Western view on Iranian elections

Disclaimer: I don't know squat about Iranian politics. However my point isn't about Iran but about Western politics, which I know about.

I am under the impression that the Western support for Iranian protesters has nothing to do with defending democracy. It looks like the favorite was slightly more liberal than Ahmadinejad, and therefore he has more support in Occident, a good thing in my opinion.

However, if the more fundamentalist candidate had been defeated and the more liberal candidate had won, and if people had taken the street to contest the election, then no matter what the evidence for ballot fraud, I am sure that the press would be all over the violent anti-democratic protesters for being sore losers clinging to a past order. Similarly, if violent protests arose outside of the context of an election to oust the fundamentalist leader, the press would support them.

(This is only my intuition, but that doesn't mean it's not backed up, I just can't easily summon what backs it up)

What we're seeing now is that most people express outrage over voting fraud, but deep down, they're really outraged that a less liberal candidate is holding power. In a way this is very healthy, it's good that people care about Liberty and not Democracy. However, it'd be even healthier if they recognized democracy has nothing to do with it and left it out of the debate.

Share this

What people believe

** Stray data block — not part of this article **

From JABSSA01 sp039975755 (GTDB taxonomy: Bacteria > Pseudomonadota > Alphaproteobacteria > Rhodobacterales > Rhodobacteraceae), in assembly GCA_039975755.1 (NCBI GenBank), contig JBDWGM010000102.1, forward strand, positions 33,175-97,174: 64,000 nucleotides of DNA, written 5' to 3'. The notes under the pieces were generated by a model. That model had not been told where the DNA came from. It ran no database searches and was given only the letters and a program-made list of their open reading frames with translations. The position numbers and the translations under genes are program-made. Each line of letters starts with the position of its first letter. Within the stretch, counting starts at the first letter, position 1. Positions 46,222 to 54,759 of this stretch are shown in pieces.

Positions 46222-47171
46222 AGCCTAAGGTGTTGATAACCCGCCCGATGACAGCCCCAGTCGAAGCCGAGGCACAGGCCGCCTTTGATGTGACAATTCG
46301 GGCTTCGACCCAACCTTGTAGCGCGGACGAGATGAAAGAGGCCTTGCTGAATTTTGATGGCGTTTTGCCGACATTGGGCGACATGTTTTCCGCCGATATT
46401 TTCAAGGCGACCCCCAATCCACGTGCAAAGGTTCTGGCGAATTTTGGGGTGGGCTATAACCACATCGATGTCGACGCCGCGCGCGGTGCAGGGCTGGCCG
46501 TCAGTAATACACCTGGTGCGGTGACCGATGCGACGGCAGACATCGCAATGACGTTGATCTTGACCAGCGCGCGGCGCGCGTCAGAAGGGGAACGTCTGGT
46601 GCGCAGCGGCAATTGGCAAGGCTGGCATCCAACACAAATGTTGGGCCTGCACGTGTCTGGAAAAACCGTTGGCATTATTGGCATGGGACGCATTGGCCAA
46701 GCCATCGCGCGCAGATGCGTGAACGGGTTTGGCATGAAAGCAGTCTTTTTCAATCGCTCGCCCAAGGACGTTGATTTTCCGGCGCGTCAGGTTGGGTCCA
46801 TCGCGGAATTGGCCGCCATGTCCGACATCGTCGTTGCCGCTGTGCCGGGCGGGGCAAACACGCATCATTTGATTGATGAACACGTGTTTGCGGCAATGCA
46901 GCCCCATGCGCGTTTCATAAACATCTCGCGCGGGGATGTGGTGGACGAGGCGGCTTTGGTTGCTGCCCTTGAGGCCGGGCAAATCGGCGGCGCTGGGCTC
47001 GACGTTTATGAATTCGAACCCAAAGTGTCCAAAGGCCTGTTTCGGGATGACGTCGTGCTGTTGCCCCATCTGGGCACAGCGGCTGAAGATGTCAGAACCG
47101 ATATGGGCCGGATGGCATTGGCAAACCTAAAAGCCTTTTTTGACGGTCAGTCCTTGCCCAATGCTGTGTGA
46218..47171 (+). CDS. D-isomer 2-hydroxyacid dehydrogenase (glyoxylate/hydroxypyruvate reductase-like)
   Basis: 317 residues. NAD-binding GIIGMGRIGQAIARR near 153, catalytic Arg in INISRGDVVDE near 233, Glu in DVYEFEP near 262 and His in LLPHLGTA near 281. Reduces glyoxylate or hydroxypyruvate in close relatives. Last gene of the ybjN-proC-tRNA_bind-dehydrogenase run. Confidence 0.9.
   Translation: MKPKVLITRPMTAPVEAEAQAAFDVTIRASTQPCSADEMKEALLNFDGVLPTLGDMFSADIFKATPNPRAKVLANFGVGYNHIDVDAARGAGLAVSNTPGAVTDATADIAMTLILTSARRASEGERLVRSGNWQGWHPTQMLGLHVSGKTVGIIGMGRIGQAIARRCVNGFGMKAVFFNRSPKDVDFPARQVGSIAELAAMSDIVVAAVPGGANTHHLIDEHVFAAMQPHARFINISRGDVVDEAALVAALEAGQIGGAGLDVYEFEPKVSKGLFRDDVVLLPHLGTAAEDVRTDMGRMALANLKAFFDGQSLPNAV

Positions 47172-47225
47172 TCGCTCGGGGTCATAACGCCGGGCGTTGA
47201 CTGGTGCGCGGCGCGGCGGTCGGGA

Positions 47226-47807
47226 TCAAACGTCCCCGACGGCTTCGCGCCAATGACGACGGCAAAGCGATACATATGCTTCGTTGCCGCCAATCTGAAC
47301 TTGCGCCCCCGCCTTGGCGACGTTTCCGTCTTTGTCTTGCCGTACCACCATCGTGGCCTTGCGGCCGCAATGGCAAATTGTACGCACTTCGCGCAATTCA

What people in the west - specifically the western press, since you are talking about coverage - believe in, in place of democracy, is not necessarily anything for libertarians to uncork the champagne bottles over.

I may have sounded a bit

I may have sounded a bit enthusiastic in this post, it wasn't my intention. The fact that a struggle for liberty is being perceived through the lense of democracy is distressing. This is also true in Iran where the protest seem to be focused on electoral fraud.

Why go in the street when an election is rigged and not when your rights are being infringed upon ?

Worst case, people really care that much about democracy. Best case, an election is a Schelling point for protesters. It requires less coordination to create successful protest in the face of election fraud, a well define event than in the face of eroding individual rights.

It seems to me that when

It seems to me that when push comes to shove public support for democracy is quite low; people would much rather have "their guy" in control than have a democratic outcome (which is partly because that result would force them to admit that their views are a minority one.) This is true even when we are not directly affected by the election's outcome, as in Iran.

However, this is not necessarily good news for libertarians. For one thing, the fact remains that the majority of people are not for libertarian policies, and this only means that they will tolerate nondemocratic means to enforce nonlibertarian governance. Also, for the most part libertarian debate is very low-stakes, for the very reason that a libertarian government is unlikely to happen. Thus, people will be willing to signal their democratic bona fides with respect to nondemocratic libertarianism; it doesn't cost them anything.